Here are some rather informal hints and comments that may be helpful in different degrees to most of you. Remember that Medical and Veterinary Students’ Handbooks also include advice about learning. You need to integrate for yourselves all the ‘wise words’ (that’s the intention anyway) that you get from many sources. Remember your Director of Studies will be happy to help you. The University Transkills portal gives access to lots of useful resources
To state the obvious – the University is not like a school
The transition from secondary education to higher education has to be anticipated and worked at. You, the student, have responsibility for your learning and work patterns outside the set timetables. Your college supervisors will provide guidance and encouragement, but only you can actually do the work needed to attain the necessary knowledge and understanding of your subjects. Your supervisors will set you some tasks, but don’t regard the week’s work as over once you have completed them. It’s not a good idea to do the minimum during term in the hope of catching up in the vacations: that simply doesn’t work. You sometimes need to take comments from second year students with a large pinch of salt! It’s important to keep up with the courses as they develop, and continually to review how new material relates to topics already covered – biomedical sciences are highly integrated.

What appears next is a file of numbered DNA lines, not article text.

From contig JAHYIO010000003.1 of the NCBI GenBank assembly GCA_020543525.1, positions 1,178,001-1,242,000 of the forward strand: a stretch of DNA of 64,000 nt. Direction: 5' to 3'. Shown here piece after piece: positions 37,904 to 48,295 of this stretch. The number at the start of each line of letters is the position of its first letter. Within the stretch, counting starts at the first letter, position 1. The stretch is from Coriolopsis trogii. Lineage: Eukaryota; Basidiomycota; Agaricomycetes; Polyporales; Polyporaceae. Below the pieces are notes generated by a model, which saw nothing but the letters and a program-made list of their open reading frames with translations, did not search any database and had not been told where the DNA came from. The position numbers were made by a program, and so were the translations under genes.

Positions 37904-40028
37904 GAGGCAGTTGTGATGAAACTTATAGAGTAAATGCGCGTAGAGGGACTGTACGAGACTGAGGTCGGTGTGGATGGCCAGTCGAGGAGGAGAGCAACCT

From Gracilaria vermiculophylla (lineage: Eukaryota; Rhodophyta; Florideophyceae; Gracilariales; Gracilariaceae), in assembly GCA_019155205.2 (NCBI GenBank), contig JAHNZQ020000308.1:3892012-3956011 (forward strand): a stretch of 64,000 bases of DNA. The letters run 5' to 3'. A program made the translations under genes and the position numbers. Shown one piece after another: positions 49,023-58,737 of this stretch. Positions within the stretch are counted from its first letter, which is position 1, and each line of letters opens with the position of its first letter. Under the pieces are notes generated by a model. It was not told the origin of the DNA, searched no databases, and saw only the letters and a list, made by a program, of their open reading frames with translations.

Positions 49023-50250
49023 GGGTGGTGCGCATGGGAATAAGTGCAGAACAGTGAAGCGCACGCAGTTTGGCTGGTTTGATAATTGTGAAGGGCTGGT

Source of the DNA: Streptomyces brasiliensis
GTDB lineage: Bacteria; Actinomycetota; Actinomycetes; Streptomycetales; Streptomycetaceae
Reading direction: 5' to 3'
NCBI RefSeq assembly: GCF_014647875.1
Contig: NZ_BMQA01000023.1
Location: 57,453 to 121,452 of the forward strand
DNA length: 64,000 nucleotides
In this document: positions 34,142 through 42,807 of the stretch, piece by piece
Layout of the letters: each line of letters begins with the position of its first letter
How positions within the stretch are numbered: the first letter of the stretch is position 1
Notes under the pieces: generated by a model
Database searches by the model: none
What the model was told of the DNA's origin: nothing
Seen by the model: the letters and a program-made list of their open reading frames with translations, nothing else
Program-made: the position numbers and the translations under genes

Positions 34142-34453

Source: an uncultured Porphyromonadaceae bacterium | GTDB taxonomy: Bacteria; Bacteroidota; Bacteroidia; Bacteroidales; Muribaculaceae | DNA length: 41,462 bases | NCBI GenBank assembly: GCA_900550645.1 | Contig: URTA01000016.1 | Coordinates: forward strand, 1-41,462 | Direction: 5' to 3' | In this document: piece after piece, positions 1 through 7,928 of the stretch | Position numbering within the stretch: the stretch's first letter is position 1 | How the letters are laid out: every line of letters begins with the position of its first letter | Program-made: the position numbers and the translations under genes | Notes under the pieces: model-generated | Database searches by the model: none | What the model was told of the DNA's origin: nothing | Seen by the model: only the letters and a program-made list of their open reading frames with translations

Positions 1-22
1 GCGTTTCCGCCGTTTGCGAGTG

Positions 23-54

The medical and veterinary courses cover a year, and are not modular: there is a University examination (MVST Part IA) at the end of this year, which will require you to write essays as well as to answer multiple choice questions and to analyse and interpret data. Copies of the MIMS examination papers from the last three years are included in this handbook.
Procrastination: I’ll do it tomorrow - really!
Well – you might – but if you don’t you get chased eventually. Edward Young, an 18th century poet, wrote ‘Procrastination is the thief of time’. Make a start today, decide how to go about it. Make a plan. Then you’ll feel better, and get off to a good start – tomorrow. Here’s another quotation: ‘Sufficient unto the day is the evil thereof’ – today’s problems are enough for today!
The essay crisis
A rite of passage. Everyone has at least one. Supervisors will be understanding, provided it doesn’t become a way of life. Don’t let a backlog of set work build up, supposing you can catch up in the vacation. You’ll have consolidation to do then. Do a decent job on the essay, but don't spend ages trying to go for total perfection. There is a ‘law of diminishing returns’ that anyone tempted to spend their resources on a high-end lap-top computer should be well aware of.
But I’ve got to – train, row, rehearse, go home/Oxford/London, make up, break up etc
Yes – life has to be lived. But work is part of life. Plan and prioritise. Sometimes unexpected urgencies have to be coped with, and people will understand. But try to plan your commitments – keep a diary / appointment book (and don’t lose it!).
It was only 5 pints…
The statistics on ‘substance misuse’ by Doctors are alarming – especially if you are a patient. Don’t start young to form a pattern that you can’t get out of. In particular, beware of binges!